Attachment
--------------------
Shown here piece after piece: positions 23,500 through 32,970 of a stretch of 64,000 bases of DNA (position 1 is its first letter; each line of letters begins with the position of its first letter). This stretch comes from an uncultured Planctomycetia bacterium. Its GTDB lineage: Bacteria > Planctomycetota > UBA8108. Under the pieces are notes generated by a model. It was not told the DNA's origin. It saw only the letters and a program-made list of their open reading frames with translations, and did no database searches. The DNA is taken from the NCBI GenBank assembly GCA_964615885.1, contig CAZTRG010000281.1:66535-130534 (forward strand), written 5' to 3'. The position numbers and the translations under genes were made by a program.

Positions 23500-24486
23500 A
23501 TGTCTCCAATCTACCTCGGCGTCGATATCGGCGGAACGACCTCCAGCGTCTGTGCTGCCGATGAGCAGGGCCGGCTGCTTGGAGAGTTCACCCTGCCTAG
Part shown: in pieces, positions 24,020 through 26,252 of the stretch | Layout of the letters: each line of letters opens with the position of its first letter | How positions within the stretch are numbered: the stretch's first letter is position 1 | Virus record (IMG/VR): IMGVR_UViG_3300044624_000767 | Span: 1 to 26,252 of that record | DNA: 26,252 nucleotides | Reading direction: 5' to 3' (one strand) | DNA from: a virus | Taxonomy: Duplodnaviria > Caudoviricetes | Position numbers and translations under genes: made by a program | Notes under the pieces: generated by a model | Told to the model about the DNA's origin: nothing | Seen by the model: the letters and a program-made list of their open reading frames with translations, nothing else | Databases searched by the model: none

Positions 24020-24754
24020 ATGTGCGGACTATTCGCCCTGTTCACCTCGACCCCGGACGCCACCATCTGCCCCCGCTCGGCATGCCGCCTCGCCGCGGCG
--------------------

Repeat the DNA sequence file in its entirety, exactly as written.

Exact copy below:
Shown here piece after piece: positions 23,500 through 32,970 of a stretch of 64,000 bases of DNA (position 1 is its first letter; each line of letters begins with the position of its first letter). This stretch comes from an uncultured Planctomycetia bacterium. Its GTDB lineage: Bacteria > Planctomycetota > UBA8108. Under the pieces are notes generated by a model. It was not told the DNA's origin. It saw only the letters and a program-made list of their open reading frames with translations, and did no database searches. The DNA is taken from the NCBI GenBank assembly GCA_964615885.1, contig CAZTRG010000281.1:66535-130534 (forward strand), written 5' to 3'. The position numbers and the translations under genes were made by a program.

Positions 23500-24486
23500 A
23501 TGTCTCCAATCTACCTCGGCGTCGATATCGGCGGAACGACCTCCAGCGTCTGTGCTGCCGATGAGCAGGGCCGGCTGCTTGGAGAGTTCACCCTGCCTAG
Part shown: in pieces, positions 24,020 through 26,252 of the stretch | Layout of the letters: each line of letters opens with the position of its first letter | How positions within the stretch are numbered: the stretch's first letter is position 1 | Virus record (IMG/VR): IMGVR_UViG_3300044624_000767 | Span: 1 to 26,252 of that record | DNA: 26,252 nucleotides | Reading direction: 5' to 3' (one strand) | DNA from: a virus | Taxonomy: Duplodnaviria > Caudoviricetes | Position numbers and translations under genes: made by a program | Notes under the pieces: generated by a model | Told to the model about the DNA's origin: nothing | Seen by the model: the letters and a program-made list of their open reading frames with translations, nothing else | Databases searched by the model: none

Positions 24020-24754
24020 ATGTGCGGACTATTCGCCCTGTTCACCTCGACCCCGGACGCCACCATCTGCCCCCGCTCGGCATGCCGCCTCGCCGCGGCG